Anti-Nuke Activists Win Nobel Prize


In contrast to past Nobel Peace Prizes often going to war-makers – from Henry Kissinger to Barack Obama – this year’s award went to a global campaign for the elimination of nuclear weapons, as ex-CIA analyst Elizabeth Murray observes.

By Elizabeth Murray

I take delight in the news that the International Campaign to Abolish Nuclear Weapons has won this year’s Nobel Peace Prize. A coalition of non-governmental organizations in 100 countries, ICAN helped draft the Treaty on the Prohibition of Nuclear Weapons that was ratified by the United Nations on July 7 with the approval of 122 nations, meaning that fully two-thirds of the world’s nation-states have voted to banish nuclear weapons, the most destructive weapon ever created, capable of erasing humanity from the face of the earth.

Predictably, the United States and other nuclear-armed nations have so far declined to sign the treaty. But as one nuclear resistance advocate put it: “You cannot wait for the smokers to institute a smoking ban.”

I am a member-in-residence of the Ground Zero Center for Nonviolent Action, a Poulsbo, Washington-based nuclear resistance group that has affiliated with ICAN. Here at the Ground Zero Center, we share a border fence with Naval Base Kitsap-Bangor – home to eight Trident nuclear submarines and arguably the largest concentration of deployed nuclear weapons in the world, which former Seattle Archbishop and nuclear resister Raymond Hunthausen famously called “the Auschwitz of Puget Sound.”

Indeed, Pentagon Papers whistleblower Daniel Ellsberg, a former nuclear war planner who has just written a book about the nuclear threat in the Trump era, has referred to nuclear weapons as a “movable Holocaust.”

In an escalating war of words with North Korean leader Kim Jong Un, President Donald Trump – who commands what is indisputably the world’s most powerful nuclear arsenal – recently threatened to “totally destroy” North Korea. He subsequently rattled the world with his breathlessly reckless statement that “only one thing will work” with North Korea, which hints darkly at a nuclear confrontation. Such dangerous rhetoric has raised tensions as well as the chances that nuclear conflict could indeed occur, whether deliberate or accidental.

In accepting the Nobel Peace Prize, ICAN stated: “All nations should reject these [nuclear] weapons completely – before they are ever used again. This is a time of great global tension, when fiery rhetoric could all too easily lead us, inexorably, to unspeakable horror.”

Despite a prohibition on the targeting of civilians under the laws of war, ICAN noted that “nuclear weapons are meant to target civilians; they’re meant to wipe out entire cities.” This is unacceptable, ICAN said, adding: “Nuclear weapons no longer get a pass.”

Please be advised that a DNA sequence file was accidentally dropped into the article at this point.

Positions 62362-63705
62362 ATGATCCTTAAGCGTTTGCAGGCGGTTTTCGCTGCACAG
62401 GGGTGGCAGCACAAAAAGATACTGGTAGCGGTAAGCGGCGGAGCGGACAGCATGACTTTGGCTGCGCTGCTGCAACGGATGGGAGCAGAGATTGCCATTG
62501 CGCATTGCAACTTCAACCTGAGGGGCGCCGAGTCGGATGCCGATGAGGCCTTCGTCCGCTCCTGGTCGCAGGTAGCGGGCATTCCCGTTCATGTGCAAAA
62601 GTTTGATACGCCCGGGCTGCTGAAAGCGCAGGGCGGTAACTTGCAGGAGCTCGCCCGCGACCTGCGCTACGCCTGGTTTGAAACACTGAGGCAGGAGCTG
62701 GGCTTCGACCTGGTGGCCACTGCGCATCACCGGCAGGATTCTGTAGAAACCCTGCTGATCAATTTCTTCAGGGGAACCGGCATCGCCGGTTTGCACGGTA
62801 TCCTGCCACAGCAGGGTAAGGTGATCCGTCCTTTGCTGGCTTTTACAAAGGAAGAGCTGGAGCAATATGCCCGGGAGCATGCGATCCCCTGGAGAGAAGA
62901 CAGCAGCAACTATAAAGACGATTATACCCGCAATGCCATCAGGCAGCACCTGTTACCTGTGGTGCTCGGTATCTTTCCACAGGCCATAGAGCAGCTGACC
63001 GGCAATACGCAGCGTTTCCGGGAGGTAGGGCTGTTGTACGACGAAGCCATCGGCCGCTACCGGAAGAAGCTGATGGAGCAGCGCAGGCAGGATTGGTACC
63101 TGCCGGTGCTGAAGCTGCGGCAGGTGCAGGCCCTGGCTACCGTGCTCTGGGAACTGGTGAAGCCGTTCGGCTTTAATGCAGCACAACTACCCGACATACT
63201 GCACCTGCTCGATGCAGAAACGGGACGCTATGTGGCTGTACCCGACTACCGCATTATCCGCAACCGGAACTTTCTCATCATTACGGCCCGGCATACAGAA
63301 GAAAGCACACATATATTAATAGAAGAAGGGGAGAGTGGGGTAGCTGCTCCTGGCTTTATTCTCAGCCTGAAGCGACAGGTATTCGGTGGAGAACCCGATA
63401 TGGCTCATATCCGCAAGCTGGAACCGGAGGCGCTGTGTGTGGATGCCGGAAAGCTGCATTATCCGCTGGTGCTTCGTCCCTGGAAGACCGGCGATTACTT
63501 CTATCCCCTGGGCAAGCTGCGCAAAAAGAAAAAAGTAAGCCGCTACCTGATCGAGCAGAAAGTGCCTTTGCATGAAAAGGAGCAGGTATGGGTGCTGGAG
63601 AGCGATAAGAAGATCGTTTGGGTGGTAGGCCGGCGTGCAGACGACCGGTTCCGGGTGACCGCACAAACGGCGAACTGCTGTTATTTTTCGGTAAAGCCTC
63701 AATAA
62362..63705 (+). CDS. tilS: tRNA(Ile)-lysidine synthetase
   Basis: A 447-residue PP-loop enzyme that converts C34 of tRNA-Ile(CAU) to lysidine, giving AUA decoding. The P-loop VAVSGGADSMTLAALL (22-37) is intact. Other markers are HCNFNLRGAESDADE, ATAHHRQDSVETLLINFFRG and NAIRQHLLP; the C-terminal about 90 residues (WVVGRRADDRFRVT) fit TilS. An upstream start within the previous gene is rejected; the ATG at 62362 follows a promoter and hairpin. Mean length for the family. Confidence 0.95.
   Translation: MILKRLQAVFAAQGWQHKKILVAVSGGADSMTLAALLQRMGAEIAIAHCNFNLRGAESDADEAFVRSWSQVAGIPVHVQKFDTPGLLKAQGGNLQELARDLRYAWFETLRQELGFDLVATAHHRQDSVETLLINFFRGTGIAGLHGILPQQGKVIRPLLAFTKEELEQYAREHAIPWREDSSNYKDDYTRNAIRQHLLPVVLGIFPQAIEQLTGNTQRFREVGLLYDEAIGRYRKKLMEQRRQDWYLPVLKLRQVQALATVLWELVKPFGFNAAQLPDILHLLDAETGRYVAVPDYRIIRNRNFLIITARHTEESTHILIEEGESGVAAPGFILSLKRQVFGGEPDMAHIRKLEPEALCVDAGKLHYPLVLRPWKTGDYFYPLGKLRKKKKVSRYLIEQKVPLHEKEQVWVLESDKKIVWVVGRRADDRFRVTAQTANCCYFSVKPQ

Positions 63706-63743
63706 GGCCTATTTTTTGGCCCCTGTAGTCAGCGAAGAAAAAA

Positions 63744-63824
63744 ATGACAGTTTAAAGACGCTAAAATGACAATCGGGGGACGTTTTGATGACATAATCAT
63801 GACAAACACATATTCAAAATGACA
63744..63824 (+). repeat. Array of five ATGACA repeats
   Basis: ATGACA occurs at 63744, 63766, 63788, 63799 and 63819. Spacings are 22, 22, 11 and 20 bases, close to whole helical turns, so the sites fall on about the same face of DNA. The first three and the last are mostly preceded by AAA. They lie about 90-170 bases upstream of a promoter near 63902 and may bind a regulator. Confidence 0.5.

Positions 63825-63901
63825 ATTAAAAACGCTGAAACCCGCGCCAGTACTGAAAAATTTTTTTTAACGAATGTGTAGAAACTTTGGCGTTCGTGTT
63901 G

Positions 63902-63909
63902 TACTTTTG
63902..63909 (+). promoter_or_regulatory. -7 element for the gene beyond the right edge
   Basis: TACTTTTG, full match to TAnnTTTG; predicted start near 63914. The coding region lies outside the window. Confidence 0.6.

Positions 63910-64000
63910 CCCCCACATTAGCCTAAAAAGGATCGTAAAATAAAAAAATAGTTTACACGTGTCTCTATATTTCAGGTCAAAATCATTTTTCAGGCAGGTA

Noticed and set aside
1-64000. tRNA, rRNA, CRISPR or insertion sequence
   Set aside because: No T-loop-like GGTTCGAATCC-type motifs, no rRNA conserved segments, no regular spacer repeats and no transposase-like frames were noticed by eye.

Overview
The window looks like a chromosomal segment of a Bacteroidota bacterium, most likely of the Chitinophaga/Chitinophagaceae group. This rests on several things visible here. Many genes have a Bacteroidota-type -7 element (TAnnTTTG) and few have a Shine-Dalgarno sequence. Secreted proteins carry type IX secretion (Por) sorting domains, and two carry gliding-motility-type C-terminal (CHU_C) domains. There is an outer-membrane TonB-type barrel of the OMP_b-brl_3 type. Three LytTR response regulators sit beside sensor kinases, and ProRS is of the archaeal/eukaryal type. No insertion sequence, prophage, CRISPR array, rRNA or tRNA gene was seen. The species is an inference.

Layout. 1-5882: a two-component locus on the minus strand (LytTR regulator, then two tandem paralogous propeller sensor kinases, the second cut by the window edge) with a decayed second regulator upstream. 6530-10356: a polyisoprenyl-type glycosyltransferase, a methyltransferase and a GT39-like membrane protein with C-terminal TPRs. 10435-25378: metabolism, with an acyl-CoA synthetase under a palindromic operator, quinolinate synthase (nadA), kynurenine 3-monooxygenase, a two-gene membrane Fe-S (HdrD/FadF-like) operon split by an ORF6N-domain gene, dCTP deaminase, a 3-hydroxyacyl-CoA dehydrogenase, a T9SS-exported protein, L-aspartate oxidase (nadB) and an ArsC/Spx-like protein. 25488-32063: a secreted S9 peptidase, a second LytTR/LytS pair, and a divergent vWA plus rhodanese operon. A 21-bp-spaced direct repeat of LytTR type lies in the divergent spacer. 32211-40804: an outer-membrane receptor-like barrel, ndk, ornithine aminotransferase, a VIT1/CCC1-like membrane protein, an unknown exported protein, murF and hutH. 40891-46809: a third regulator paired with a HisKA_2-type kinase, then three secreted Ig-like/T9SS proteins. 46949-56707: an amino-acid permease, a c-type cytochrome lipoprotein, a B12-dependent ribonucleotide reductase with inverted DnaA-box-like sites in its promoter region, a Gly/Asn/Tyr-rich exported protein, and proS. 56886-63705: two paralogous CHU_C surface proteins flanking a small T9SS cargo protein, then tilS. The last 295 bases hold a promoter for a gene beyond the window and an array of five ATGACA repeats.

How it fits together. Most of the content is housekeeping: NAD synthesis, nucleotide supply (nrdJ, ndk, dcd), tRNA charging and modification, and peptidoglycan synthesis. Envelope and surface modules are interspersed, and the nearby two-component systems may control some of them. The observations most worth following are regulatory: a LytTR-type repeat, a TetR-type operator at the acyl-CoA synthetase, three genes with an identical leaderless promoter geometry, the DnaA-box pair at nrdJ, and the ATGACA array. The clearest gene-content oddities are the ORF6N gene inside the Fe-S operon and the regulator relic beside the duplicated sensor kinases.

Some governments hold the belief that nuclear weapons are a legitimate and essential source of security. Such a mindset is not only misguided but dangerous, since it incites other nations to proliferate their nuclear arsenal, and undermines diplomatic negotiations that could lead to disarmament. The United States could lead by example, but does the opposite.

“The spectre of nuclear conflict looms large once more,” ICAN warned in its acceptance statement. “If ever there were a moment for nations to declare their unequivocal opposition to nuclear weapons, that moment is now.”

But at a time when most of the world’s nations are pursuing the abolition of nuclear weapons, the U.S. government is moving ahead with its trillion-dollar rebuild of the entire U.S. nuclear weapons triad. The program will include a new fleet of nuclear-armed submarines, many of which will be stationed at the Kitsap-Bangor Naval Base.

Can the U.S. step back from the brink of nuclear destruction of the planet? The U.S. nuclear upgrade is certainly giving war every chance. ICAN’s selection as the Nobel Peace Prize winner provides a unique opportunity to raise the profile of the overwhelming desire of the world’s nations for nuclear disarmament.

As the late President John F. Kennedy stated in his 1961 inaugural address: “To those nations who would make themselves our adversary, we offer not a pledge but a request: that both sides begin anew the quest for peace, before the dark powers of destruction unleashed by science engulf all humanity in planned or accidental self-destruction.”


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